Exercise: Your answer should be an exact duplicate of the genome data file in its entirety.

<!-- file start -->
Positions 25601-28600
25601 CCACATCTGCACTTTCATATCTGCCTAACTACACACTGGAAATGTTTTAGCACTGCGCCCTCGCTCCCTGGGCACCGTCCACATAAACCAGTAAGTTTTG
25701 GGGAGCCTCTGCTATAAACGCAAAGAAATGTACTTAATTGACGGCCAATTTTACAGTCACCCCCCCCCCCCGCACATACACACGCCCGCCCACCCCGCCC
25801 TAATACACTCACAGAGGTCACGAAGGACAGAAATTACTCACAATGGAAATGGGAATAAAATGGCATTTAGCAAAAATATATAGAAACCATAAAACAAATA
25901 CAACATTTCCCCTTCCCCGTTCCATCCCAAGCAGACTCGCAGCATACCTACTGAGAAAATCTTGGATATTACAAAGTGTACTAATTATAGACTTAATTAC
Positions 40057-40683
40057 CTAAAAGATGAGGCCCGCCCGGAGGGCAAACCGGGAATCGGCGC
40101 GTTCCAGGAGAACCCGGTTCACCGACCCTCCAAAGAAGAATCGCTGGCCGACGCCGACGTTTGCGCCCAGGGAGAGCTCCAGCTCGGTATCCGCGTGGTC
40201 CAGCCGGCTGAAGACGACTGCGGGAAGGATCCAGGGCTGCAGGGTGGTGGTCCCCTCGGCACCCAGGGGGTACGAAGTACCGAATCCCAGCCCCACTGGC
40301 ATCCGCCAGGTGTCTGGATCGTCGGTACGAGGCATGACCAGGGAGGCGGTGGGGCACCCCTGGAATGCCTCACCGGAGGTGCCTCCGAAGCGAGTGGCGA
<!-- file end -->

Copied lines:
Positions 25601-28600
25601 CCACATCTGCACTTTCATATCTGCCTAACTACACACTGGAAATGTTTTAGCACTGCGCCCTCGCTCCCTGGGCACCGTCCACATAAACCAGTAAGTTTTG
25701 GGGAGCCTCTGCTATAAACGCAAAGAAATGTACTTAATTGACGGCCAATTTTACAGTCACCCCCCCCCCCCGCACATACACACGCCCGCCCACCCCGCCC
25801 TAATACACTCACAGAGGTCACGAAGGACAGAAATTACTCACAATGGAAATGGGAATAAAATGGCATTTAGCAAAAATATATAGAAACCATAAAACAAATA
25901 CAACATTTCCCCTTCCCCGTTCCATCCCAAGCAGACTCGCAGCATACCTACTGAGAAAATCTTGGATATTACAAAGTGTACTAATTATAGACTTAATTAC
Positions 40057-40683
40057 CTAAAAGATGAGGCCCGCCCGGAGGGCAAACCGGGAATCGGCGC
40101 GTTCCAGGAGAACCCGGTTCACCGACCCTCCAAAGAAGAATCGCTGGCCGACGCCGACGTTTGCGCCCAGGGAGAGCTCCAGCTCGGTATCCGCGTGGTC
40201 CAGCCGGCTGAAGACGACTGCGGGAAGGATCCAGGGCTGCAGGGTGGTGGTCCCCTCGGCACCCAGGGGGTACGAAGTACCGAATCCCAGCCCCACTGGC
40301 ATCCGCCAGGTGTCTGGATCGTCGGTACGAGGCATGACCAGGGAGGCGGTGGGGCACCCCTGGAATGCCTCACCGGAGGTGCCTCCGAAGCGAGTGGCGA